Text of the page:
The government has made things difficult for me. They have banned all cough and cold medicine for children under two years old. However, they forgot to ban children under the age of two from getting coughs and colds. I astutely noticed this loop-hole. Before the ban came into effect, I stocked up because I was pregnant with Sarah. Although the medicine had now since "expired" (I treat expiration dates as "Try to take this medicine before the set day, but go ahead and use it if it's expired. You'll live.), it still worked like a charm. This week, my stock had dwindled down to nothing and all three children were sick.
I did what every mother (who has a natural repulsion for authority) would do: I calculated how much of each drug was present in the infant cough and cold medicine. Then I calculated how much of the children's cough and cold medicine I could use to get the same dose. This worked like a charm... until Katie popped open the "Child-Proof" medicine cap and started handing out drugs to Sarah as well! Don't worry. I sought medical advice, Dan told Katie that too much medicine becomes "poison", and we hid all the medicine in my pharmacy. The next day, Sarah felt much better!
Yesterday, I was told that the government is banning all cough and cold medicine for children under the age of six! Come on! Of course, I immediately went to Walmart to purchase some magical elixir to cure cough and colds in preschoolers. I was too slow! They have already been removed from the shelf. No fears. My calculator and I have already gotten to work. I have figured out the correct doses of the medicine meant for 6-11 year olds that I can give to my toddler and preschoolers. At least, I hope it's the correct dose. My degree isn't in mathematics either.
Monday, September 7
One would think that Dan and I were too busy to bake. Not so. The mood struck us and we did nothing else but bake! Here are the results:
The most challenging thing was preventing the children from "helping" us. In the end, we pacified them so much sugar that Dan was concerned they would go into diabetic shock. At one point, Bethie came in and watched Dan and I agonize over the cake (it really didn't turn out as planned). After a moment or so, she said "Do you know what we're doing?". It seemed quite obvious to us what we were doing. We were curious as to what she thought we were doing. When asked, she enlightened us, "We're wasting the day away". She was almost right. We were wasting the long weekend away.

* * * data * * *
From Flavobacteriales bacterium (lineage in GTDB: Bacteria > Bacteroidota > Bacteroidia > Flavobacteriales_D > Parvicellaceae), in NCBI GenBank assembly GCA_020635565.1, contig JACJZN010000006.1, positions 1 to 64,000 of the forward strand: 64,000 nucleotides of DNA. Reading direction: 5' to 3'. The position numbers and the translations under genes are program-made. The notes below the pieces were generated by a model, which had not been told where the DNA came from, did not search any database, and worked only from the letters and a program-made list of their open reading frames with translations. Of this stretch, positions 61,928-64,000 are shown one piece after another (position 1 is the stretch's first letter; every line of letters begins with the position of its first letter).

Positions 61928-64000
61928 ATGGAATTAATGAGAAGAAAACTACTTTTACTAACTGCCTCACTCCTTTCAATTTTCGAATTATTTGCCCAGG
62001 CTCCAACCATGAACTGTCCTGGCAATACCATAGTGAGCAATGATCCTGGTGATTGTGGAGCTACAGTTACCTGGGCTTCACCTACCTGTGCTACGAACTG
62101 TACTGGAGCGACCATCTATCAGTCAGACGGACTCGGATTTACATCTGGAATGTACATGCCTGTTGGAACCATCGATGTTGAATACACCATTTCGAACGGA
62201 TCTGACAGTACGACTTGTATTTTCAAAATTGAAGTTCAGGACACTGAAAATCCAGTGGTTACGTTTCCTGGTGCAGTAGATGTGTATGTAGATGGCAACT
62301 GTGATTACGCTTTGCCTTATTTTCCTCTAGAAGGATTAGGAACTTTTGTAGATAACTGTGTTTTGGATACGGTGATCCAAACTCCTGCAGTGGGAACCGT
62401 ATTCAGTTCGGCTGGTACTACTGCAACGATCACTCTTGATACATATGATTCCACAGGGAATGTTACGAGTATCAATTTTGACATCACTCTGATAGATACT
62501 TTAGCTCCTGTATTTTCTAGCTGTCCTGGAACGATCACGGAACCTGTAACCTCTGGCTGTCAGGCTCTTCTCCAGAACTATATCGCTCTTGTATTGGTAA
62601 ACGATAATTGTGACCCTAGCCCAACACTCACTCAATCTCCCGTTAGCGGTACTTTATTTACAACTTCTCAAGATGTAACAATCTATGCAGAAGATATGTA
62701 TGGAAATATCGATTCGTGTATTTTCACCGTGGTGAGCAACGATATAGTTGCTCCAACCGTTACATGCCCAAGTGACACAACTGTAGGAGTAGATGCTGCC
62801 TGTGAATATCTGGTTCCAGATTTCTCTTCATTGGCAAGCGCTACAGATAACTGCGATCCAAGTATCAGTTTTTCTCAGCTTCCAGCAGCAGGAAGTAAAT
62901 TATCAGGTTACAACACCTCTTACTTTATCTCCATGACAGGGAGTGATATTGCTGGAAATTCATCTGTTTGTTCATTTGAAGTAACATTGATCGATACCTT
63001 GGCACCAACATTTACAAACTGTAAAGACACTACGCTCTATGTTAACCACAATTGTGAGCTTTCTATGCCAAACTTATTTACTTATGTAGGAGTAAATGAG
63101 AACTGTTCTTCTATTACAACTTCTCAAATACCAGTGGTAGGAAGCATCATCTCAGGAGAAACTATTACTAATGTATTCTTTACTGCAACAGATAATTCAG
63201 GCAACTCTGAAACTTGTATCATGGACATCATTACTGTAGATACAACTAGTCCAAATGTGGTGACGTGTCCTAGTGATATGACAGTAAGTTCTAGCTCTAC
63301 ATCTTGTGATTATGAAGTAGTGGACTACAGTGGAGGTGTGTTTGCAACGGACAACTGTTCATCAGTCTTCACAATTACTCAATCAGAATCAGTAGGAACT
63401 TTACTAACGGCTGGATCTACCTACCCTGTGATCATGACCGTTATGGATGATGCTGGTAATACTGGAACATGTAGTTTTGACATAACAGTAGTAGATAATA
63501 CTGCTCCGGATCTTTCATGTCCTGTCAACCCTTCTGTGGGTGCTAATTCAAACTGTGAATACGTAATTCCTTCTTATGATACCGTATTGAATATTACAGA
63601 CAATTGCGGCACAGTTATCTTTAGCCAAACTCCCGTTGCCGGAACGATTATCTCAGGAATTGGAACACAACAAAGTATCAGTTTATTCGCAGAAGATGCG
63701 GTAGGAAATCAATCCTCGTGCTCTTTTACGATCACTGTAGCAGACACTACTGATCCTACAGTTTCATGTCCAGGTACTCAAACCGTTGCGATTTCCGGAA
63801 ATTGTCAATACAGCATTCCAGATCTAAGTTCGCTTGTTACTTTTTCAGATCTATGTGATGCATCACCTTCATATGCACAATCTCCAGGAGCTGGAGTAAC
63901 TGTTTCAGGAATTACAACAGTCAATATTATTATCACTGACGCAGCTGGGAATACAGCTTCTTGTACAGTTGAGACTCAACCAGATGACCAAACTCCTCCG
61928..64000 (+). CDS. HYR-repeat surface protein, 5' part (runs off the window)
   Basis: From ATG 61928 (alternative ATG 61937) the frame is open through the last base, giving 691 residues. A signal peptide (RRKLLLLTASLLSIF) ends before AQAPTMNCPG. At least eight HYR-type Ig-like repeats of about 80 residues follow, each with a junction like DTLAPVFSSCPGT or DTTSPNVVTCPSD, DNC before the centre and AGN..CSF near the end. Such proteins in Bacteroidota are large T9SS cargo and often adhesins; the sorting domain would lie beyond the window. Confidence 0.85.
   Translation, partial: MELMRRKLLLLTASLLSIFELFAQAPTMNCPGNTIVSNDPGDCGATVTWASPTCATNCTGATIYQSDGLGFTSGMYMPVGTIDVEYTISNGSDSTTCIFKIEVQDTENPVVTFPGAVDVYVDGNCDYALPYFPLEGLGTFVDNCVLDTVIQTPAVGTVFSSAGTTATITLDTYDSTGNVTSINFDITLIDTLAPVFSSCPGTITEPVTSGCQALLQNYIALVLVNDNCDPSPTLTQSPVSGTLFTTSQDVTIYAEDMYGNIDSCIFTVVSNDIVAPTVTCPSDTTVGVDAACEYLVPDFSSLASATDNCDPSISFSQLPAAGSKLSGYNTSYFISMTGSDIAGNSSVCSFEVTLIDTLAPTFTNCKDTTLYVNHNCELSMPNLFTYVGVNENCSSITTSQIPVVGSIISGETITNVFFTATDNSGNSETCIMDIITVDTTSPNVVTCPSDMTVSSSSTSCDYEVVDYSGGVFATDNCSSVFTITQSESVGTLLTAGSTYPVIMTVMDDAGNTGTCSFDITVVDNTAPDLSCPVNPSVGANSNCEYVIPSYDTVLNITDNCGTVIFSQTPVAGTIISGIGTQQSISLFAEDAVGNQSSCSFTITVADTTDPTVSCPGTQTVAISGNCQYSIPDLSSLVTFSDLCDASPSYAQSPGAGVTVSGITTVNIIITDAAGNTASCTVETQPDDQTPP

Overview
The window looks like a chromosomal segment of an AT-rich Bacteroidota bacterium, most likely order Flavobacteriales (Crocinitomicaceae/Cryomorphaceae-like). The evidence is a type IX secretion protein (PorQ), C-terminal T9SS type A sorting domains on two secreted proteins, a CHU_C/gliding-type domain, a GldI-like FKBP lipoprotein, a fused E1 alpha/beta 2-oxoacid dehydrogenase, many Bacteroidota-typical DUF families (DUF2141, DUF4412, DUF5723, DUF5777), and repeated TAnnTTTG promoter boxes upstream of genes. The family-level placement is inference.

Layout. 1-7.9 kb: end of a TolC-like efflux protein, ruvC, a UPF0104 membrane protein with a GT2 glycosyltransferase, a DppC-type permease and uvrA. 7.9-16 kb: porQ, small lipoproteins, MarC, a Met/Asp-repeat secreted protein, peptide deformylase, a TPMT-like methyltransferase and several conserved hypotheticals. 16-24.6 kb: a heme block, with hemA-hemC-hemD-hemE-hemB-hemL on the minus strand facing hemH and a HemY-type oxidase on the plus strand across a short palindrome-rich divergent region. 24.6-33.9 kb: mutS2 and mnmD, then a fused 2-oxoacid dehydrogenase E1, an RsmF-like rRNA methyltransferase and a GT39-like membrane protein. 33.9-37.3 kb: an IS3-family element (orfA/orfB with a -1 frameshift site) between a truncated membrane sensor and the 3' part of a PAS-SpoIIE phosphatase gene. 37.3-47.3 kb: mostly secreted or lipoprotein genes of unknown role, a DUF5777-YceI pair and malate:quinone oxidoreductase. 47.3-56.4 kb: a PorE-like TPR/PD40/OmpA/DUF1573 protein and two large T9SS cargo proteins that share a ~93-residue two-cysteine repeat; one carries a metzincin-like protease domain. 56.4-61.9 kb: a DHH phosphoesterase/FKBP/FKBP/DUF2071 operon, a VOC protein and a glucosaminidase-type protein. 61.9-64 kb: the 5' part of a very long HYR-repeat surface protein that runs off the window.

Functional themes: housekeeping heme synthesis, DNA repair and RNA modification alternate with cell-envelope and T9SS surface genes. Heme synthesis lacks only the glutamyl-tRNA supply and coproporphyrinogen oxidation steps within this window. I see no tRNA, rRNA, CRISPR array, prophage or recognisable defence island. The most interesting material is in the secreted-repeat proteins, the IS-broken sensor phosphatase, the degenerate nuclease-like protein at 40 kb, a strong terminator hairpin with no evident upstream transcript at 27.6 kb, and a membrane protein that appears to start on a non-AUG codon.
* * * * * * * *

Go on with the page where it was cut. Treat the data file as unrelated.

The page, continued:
Thursday, September 3
We don't have pizza as often as the children would like. I swear that Bethie would love to eat pizza for every meal. Although she requests pizza frequently, she is often disappointed. The other day, as we were coming home from doing a grocery shop, Bethie asked if we could have pizza for dinner. I explained that I had just spent all of my money on groceries and I could make her a lovely dinner instead. She stated that she preferred pizza. I asked her if she had any money. Bethie pondered that question, and then replied "I have princess money!". Her delight was quickly squashed when I explained that the pizza man prefers real money.
A few days later, Bethie asked Dan if he had gone to work that day. He had. She said "Did you make any money while you were at work?". Dan told her that the only reason he goes to work is to make money. She then said "Real money?". Neither Dan nor I saw where this was leading. Dan said that he had, in fact, made real money. Bethie said "Can we have pizza for dinner tonight and you can pay for it with the real money you made today?". Although we were very proud of her for being so clever as to trick us into admitting that we had money that could (technically) be spent on pizza, we declined her request.
Yesterday after daycare, the children wanted to play in the van. That was fine with us because Dan and I could stand next to the van watching the children while having a chat. Everybody would be happy. All of a sudden, Bethie let of a terrific cry of delight. She came to the door, held up a penny, and asked "Is this real money?". I told her it was. She said "We can have pizza tonight because I have real money to pay the pizza man!". We did have pizza, but I had to chip in approximately $23.99!